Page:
The policy objectives of this consultation are to consult the adult social care sector on the proposal to stop staff movement.

We need to be clear that agency nurses have the same professional requirements and are regulated in the same way

Department of Health and Social Care

The findings of a government study on the impact of coronavirus in care homes in England indicated one of the common factors in care homes with higher levels of infection among staff was the extent to which those homes employed staff who worked across multiple sites.

In its adult social care winter plan the government made clear that stopping staff movement between care settings is critical to minimise the risk of infection of COVID-19 and other viral illnesses, including flu. The winter plan also set out steps that government, local authorities and care home providers should take to limit all staff movement between settings unless absolutely necessary.

“To ensure movement between care homes and other health and social care settings is stopped in all but limited circumstances, it is the government’s intention to regulate care home providers,” said a government statement.

The Infection Control Fund (ICF), which has been extended until March 2021 with an extra £546 million of funding, is in place to support adult social care providers to reduce the rate of COVID-19 transmission within and between care settings, in particular by helping to reduce the need for staff movement between sites.

The government policy intention

“We’re proposing to make regulations that create a requirement on residential and nursing care home providers in England to restrict the movement of staff providing personal care or nursing care in their services. We also intend to amend the code of practice on the prevention and control of infections to explain the requirement. This is intended to contribute to the control of infection by preventing situations where staff are working in more than one setting.”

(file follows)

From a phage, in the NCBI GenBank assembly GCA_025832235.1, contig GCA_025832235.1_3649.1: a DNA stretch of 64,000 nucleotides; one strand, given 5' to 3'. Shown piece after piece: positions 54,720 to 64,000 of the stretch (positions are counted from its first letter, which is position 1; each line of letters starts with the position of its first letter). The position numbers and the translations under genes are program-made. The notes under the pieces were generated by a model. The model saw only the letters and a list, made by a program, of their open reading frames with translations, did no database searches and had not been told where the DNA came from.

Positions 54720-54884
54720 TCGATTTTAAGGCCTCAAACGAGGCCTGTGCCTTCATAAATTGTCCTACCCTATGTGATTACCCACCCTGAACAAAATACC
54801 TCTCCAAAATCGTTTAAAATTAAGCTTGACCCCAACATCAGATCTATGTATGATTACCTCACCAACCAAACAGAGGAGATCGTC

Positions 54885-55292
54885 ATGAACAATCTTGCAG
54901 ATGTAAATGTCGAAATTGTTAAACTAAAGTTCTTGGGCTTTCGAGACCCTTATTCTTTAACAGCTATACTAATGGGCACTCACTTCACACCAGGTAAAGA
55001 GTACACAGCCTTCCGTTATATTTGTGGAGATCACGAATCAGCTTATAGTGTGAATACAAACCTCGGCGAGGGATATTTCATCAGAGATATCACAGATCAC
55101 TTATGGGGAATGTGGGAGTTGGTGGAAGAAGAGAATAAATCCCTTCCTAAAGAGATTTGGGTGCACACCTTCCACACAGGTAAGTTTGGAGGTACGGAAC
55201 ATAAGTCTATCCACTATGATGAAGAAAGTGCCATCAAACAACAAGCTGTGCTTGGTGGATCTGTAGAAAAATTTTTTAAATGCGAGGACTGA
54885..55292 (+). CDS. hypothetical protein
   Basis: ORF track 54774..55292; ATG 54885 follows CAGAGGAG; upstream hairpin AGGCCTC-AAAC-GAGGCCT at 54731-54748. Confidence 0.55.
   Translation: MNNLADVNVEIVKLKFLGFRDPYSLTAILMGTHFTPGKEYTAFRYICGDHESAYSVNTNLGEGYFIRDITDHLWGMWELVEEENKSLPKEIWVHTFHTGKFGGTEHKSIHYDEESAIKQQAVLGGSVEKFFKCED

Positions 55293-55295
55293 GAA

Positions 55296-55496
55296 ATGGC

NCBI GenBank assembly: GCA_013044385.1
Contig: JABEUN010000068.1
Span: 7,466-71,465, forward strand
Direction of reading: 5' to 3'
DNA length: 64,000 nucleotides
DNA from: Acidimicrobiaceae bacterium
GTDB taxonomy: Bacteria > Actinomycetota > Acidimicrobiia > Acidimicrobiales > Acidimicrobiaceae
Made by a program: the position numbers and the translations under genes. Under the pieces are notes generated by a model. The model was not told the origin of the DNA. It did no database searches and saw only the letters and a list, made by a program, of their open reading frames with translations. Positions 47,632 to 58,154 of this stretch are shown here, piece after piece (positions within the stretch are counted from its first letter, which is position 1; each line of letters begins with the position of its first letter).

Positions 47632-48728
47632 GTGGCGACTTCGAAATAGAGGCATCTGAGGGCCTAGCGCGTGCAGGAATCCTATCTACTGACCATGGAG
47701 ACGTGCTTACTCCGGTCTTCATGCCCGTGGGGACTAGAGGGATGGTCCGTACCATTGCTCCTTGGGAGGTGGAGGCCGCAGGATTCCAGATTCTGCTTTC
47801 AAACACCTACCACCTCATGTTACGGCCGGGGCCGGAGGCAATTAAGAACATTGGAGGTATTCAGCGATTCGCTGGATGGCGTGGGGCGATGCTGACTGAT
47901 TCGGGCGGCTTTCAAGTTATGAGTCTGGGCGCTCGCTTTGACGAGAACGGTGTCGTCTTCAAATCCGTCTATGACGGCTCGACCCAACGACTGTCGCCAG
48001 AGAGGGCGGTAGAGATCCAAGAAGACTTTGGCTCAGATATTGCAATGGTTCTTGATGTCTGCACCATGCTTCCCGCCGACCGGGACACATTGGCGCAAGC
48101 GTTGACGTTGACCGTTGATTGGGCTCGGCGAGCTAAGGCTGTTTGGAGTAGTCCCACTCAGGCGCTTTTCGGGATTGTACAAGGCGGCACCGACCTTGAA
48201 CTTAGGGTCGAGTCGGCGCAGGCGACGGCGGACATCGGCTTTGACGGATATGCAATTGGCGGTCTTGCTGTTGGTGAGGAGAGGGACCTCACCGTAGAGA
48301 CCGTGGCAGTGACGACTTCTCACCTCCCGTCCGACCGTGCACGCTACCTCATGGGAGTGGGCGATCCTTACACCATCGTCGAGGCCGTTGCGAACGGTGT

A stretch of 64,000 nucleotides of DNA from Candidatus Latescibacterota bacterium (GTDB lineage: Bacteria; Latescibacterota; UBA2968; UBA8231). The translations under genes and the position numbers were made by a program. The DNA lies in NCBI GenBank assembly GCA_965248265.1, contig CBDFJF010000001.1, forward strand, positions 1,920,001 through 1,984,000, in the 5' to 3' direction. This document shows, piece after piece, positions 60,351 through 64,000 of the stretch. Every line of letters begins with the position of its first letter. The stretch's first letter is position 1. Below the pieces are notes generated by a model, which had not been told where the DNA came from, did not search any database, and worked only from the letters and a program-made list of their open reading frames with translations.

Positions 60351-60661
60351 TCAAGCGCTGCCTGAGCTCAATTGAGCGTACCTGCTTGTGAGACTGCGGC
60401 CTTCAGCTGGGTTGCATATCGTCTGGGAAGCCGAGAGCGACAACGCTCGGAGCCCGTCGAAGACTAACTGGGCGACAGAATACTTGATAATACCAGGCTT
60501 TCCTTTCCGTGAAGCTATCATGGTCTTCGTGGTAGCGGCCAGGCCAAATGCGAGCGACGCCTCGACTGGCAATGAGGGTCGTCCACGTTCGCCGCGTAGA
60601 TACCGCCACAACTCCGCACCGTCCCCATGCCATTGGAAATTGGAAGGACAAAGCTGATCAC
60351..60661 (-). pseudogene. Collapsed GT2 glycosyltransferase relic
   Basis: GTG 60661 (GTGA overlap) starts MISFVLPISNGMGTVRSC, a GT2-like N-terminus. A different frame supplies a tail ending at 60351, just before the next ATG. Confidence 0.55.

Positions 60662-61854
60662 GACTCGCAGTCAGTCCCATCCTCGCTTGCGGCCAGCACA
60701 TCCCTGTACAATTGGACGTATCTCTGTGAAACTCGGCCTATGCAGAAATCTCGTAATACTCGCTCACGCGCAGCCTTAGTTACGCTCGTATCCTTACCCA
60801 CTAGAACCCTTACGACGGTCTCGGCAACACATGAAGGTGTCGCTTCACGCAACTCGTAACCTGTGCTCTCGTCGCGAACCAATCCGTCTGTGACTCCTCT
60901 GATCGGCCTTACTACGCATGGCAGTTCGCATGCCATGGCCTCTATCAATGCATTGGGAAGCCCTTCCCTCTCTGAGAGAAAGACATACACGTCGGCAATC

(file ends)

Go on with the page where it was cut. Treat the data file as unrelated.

The requirement would apply to Care Quality Commission (CQC) registered residential and nursing care home providers in England. These providers would be required not to use staff to provide nursing or personal care who are carrying on, or who have carried on within the previous 14 days, a regulated activity in another setting and/or for another health or social care provider subject to certain exceptions.

The requirement would apply to the use of all staff including bank or agency staff, excluding registered managers, or individuals deployed to undertake tasks other than the delivery of care, such as cleaning. The requirement would not include primary or community health care staff who are not employed or engaged by the home provider (for example district and community nurses, GPs or other visiting healthcare professionals).

It is not the intention of the policy to prohibit the employment of an individual who holds a relevant second job with another provider, providing they are not attending that setting for the period the requirement is in place. Providers could continue to use agency or other temporary staff provided those individuals are not attending another health or social care setting. If staff move settings there should be a 2-week period in between.

How will it work?

Where deploying agency staff, to support this, providers could consider the use of “exclusivity contracts with agencies” or “block-book” agency workers on a temporary or minimum hours contract. However, the government said that providers would be expected to ensure temporary workers have access to a test before they begin their placement, as well as routine testing during their placement.